Azelaic Acid

This is an alternative that mainly works by unplugging blocked pores and if often prescribed for patients who are experiencing particularly irritating or painful side effects of topical treatments such as benzoyl peroxide or retinoids. As with other topical treatments, azelaic acid will need to be applied daily for at least a month before noticeable results are seen and daily application for six months is the normal recommended course of treatment.

 

Aside from topical treatments, antibiotic tablets can be effective in treating more severe cases of acne in men and they work by killing the P. acnes bacteria and reducing the resulting inflammation caused by the bacteria. For patients that have a lot of blackheads and whiteheads as well as inflamed acne spots, it is usually advisable to use a topical treatment in addition to taking an antibiotic tablet for optimum results.

In most cases, a class of antibiotics called tetracyclines such as such as doxycycline and minocycline is prescribed though as with topical treatments, there are side-effects and other factors to bear in mind before taking them, which include:

  • Food and milk affects the absorption of tetracycline-based antibiotics. Therefore, the tablets should be taken on an empty stomach, between meals, with a glass of water
  • Tetracyclines can make skin sensitive to UV radiation (sunlight)
  • In many more severe cases of acne, especially where patients have a lot of blackheads and whiteheads as well as inflamed acne spots, it is advisable to use antibiotics in conjunction with a topical treatment such as benzoyl peroxide
  • Antibiotics are only available with a prescription
  • As resistance to the P. acnes bacteria is increasing worldwide, they are becoming less effective

Isotretinoin Tablets

These are often very effective and are usually prescribed for more severe cases of acne or when other methods have proven largely ineffective. They work by greatly reducing the amount of sebum made by the sebaceous glands and reducing redness and swelling in and around spots. The downside of taking isotretinoin tablets is that they usually have more serious side-effects than other treatments, which can include:

  • Inflammation, dryness and cracking of the skin, lips and nostrils
  • Changes in blood sugar levels
  • Swelling of the eyelids and irritation of the eyes
  • Blood in the urine
  • In rare cases, taking isotretinoin can affect internal organs such as the kidneys, pancreas or liver

Because of these potential side-effects, blood tests are necessary before and during treatment. As with antibiotics, isotretinoin tablets are only available with a prescription.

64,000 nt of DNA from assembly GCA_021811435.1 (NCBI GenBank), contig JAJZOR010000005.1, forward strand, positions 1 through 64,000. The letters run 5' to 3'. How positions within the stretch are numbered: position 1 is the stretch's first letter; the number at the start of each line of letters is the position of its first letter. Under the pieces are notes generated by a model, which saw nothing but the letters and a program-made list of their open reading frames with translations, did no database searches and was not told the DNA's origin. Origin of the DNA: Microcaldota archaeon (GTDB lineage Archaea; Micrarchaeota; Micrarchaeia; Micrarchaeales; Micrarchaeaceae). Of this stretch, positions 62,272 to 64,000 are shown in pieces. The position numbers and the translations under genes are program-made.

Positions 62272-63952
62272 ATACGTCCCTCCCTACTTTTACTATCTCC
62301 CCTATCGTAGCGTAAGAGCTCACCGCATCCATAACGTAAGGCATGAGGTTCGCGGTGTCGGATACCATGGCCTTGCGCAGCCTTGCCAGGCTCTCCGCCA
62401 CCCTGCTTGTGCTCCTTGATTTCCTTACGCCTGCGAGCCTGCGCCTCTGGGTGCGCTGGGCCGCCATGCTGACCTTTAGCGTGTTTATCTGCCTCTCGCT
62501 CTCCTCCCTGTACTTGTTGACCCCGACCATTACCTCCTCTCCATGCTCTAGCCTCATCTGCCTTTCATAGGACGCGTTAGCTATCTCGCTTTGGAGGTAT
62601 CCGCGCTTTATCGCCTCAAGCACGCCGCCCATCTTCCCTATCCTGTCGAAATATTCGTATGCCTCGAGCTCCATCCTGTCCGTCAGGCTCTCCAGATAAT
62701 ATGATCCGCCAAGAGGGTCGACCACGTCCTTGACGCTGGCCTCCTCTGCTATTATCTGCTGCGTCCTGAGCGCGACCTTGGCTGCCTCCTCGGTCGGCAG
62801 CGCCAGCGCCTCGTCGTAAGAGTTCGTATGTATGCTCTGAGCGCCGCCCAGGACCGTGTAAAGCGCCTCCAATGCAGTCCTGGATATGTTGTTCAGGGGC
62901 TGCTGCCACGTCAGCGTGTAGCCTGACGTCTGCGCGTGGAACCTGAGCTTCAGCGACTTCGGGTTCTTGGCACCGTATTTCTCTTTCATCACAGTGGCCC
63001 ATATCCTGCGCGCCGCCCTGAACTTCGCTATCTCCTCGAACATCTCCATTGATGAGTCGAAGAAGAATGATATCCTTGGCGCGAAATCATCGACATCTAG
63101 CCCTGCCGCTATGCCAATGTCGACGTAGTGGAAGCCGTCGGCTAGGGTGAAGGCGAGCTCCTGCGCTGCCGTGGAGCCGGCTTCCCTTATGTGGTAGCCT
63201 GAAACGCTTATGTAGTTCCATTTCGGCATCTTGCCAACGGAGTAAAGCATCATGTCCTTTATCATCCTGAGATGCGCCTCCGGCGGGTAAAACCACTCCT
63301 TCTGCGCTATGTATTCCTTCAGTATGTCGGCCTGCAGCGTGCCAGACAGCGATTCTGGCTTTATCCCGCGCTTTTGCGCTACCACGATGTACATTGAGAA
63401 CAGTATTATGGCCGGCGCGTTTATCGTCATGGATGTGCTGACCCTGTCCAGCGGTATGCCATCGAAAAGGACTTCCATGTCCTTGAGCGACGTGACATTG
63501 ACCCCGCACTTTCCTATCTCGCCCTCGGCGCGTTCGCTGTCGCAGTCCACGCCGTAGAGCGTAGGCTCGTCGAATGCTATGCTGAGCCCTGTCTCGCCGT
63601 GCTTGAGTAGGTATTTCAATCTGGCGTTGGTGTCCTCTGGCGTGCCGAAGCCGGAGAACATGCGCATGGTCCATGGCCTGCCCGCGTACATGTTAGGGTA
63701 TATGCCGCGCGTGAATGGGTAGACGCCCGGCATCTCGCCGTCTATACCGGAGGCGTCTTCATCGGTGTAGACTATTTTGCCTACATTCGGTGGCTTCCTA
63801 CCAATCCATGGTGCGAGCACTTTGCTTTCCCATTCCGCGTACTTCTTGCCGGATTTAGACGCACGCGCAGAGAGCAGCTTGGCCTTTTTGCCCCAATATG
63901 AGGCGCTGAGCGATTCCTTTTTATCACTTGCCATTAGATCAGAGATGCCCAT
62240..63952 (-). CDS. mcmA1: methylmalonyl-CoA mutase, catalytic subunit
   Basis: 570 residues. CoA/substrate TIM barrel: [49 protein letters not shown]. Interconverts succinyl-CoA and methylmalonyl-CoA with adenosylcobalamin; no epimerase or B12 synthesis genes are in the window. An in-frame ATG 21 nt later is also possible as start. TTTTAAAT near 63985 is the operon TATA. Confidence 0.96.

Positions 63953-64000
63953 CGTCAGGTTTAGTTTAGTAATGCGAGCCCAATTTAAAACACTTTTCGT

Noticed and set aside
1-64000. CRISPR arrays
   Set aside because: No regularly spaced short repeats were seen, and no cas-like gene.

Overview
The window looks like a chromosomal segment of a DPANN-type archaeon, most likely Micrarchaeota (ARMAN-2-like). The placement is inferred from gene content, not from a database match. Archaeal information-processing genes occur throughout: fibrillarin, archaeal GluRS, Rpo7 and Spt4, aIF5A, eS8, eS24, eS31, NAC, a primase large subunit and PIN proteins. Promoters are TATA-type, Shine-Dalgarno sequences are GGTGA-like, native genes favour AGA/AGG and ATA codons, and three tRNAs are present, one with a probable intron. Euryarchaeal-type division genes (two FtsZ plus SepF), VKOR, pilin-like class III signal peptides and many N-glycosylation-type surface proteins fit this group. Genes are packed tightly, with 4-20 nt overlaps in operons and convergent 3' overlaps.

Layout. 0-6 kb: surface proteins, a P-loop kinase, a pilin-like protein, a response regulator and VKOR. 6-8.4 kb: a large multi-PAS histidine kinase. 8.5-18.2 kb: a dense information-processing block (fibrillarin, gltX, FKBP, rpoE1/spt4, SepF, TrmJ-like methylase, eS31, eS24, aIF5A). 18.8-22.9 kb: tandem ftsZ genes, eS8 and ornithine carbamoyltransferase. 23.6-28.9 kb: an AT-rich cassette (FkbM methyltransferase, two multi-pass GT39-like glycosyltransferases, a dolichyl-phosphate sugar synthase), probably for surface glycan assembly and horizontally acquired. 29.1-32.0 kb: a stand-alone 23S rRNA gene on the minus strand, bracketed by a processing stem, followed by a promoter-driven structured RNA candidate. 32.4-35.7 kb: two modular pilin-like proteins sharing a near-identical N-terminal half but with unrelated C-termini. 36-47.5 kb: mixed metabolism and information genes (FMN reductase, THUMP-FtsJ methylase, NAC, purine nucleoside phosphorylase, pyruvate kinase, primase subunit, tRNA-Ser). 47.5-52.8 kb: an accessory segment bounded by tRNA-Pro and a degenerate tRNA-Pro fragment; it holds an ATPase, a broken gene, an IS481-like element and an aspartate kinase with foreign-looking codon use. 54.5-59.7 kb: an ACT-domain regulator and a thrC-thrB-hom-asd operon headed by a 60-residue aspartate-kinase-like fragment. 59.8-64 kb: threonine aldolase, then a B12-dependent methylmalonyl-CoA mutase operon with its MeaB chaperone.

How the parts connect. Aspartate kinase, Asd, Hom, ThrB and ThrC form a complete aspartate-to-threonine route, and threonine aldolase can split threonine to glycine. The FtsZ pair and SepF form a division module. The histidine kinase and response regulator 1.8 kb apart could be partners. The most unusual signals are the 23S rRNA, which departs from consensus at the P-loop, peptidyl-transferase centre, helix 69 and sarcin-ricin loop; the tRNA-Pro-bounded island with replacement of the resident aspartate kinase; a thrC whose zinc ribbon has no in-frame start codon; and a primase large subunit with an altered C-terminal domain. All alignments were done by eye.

Other Remedies & Alternative Treatments

Various other treatments for acne have been tried by different people, with varying degrees of success and these include:

  • Tea Tree Oil – due to its natural antimicrobial properties, tea tree oil has been shown to be moderately effective in treating acne in some cases. A 2012 review by the¬†National Institutes of Health (NIH) in the U.S. stated that it appears to be as effective as 5% benzoyl peroxide for treating mild to moderate acne. It can have other benefits against fungal infections too, for example in treating athletes foot or fungal nail infections
  • Aloe Vera – has been used as a multipurpose skin treatment for thousands of years and although it doesn’t target the root cause of acne, it can provide relief from the sometimes painful inflammatory affects of the condition
  • Anti-bacterial Soap – can help keep the skin clean and free from excess bacteria which causes inflammation and is recommended for use over traditional, perfumed soap.¬†Neutrogena Oil Free Acne Wash is one such popular product
  • Sunlight – we all know that too much sunlight can damage the skin and many acne treatments increase the skin’s sensitivity to UV light, but some sunlight is good for the skin and overall wellbeing

Longer Term Expectations from Acne Treatments

It is important to expect that acne will flare up again if treatments are stopped. They key aim of acne treatments is two-fold: to reduce the visible signs of acne during treatment and; to reduce or eliminate long-term scarring that often result in cases of more severe, untreated or mistreated acne.

As mentioned earlier in this article, acne usually lasts about 4-5 years before subsiding. This means that treatment is usually required for a similar period of time, though the chosen treatment methods will usually change over that period of time. For example, long-term use of antibiotics can lead to resistance of bacteria to the antibiotics, so antibiotic treatments are usually stopped and replaced with other methods once the worst of the spots have cleared. Also, azelaic acid is only licensed for treatment for a limited period of time (six months in most countries).

Regardless of the severity of acne, they key is to take appropriate action early so that symptoms can be treated and any longer-term affects on the skin are eliminated or at least kept to an absolute minimum. Observing the things to avoid such as a diet high in sugar and carbohydrates and keeping the skin clean are a good place to start and then choosing the rigt course of treatment will help to ensure that the immediate and longer-term effects will have minimal impact on this often self-image impacting condition.

Though milder cases of acne can be treated with over-the-counter medications, as with all medical conditions, it is advisable to seek the advice of a doctor.


The Editor